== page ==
Even though he is no longer with Yes, Anderson continues to compose and record new material as a solo artist not all that different from Yes. In 2011, he self-released a 20-minute-plus digital-only single entitled “Open” (Support the Independent Ethos, purchase direct through Amazon via this link). Not long after, he teased a follow-up called “Ever” that has yet to see release. “Yeah, I started it last year,” he noted, “and it has taken longer than I expected it. We’re down to the last framework of the songs—two-and-half songs. Altogether, it’s about eight songs that are all inter-working together. It’s still not quite finished. I’m working with them now with a friend … It’s a slow process. Music never happens when you think it is going to happen. You work on something and a week later you say, ‘Nah, that really didn’t work. I gotta try again.’ And you do. You gotta keep going until it feels right.”

Let’s face it, any fan of Yes’ music is waiting to hear about his return to fronting the band that has comfortably gone on without him. Well, he did answer that question as well as reveal plans with former Yes keyboardist Rick Wakeman in our interview, the bulk of which can be read in the “Miami New Times” music blog “Crossfade.” Jump through the blog’s logo below to read that article:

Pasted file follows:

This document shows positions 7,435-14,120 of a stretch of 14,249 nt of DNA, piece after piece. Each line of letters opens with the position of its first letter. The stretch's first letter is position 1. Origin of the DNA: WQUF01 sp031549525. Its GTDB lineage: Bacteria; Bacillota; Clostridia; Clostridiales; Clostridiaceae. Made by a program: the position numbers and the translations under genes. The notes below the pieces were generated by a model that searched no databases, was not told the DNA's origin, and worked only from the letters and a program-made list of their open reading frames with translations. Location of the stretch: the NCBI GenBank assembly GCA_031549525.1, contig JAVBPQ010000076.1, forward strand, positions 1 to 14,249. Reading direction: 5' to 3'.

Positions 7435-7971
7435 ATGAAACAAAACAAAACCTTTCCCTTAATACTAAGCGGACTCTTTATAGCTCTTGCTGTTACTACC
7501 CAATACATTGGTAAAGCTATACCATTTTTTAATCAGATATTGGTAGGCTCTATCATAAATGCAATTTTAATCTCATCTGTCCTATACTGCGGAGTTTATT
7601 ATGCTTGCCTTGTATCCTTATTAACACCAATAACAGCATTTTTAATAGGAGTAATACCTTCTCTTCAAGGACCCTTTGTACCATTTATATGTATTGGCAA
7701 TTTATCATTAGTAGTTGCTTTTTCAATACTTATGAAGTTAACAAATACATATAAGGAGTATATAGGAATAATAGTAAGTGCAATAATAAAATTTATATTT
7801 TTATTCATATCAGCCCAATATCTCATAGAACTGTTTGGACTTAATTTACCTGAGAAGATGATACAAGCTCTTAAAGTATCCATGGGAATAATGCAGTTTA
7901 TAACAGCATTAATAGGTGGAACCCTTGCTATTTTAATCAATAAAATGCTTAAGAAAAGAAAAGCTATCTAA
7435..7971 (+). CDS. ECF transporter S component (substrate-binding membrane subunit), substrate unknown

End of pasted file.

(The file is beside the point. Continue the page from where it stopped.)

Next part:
crossfade

As the quote in the headline notes, Anderson may indeed once again front Yes. In an earlier interview I did with Yes drummer Alan White, for the “Broward-Palm Beach New Times” music blog “County Grind,” his former bandmate hinted at the same possibility. You can read that interview by jumping through the blog’s logo below:

county_grind logo

Hans Morgenstern

Jon Anderson takes the stage Sunday, November 10, at the Colony Theater in Miami Beach. Two shows: 6 p.m. and 9:30 p.m. Tickets cost $81.95. All ages. Call 800-653-8000 or visit ticketmaster.com. For more Jon Anderson tour dates, visit his official website.

(Copyright 2013 by Hans Morgenstern. All Rights Reserved. This material may not be published, broadcast, rewritten or redistributed without permission.)

Kurt Vile

For those who know their music, Philadelphia-based singer-songwriter, Kurt Vile would like to clarify something:  When his parents, Mr. and Ms. Vile, named him Kurt, they did not know anything about the early 20th-century German songwriter Kurt Weill, whose last name is properly pronounced “vile.” Speaking over the phone from his home, the 33-year-old Vile said of his parents, “They had no idea who the composer was … I do have German in my ancestry, but my running joke is I always forget my family tree.”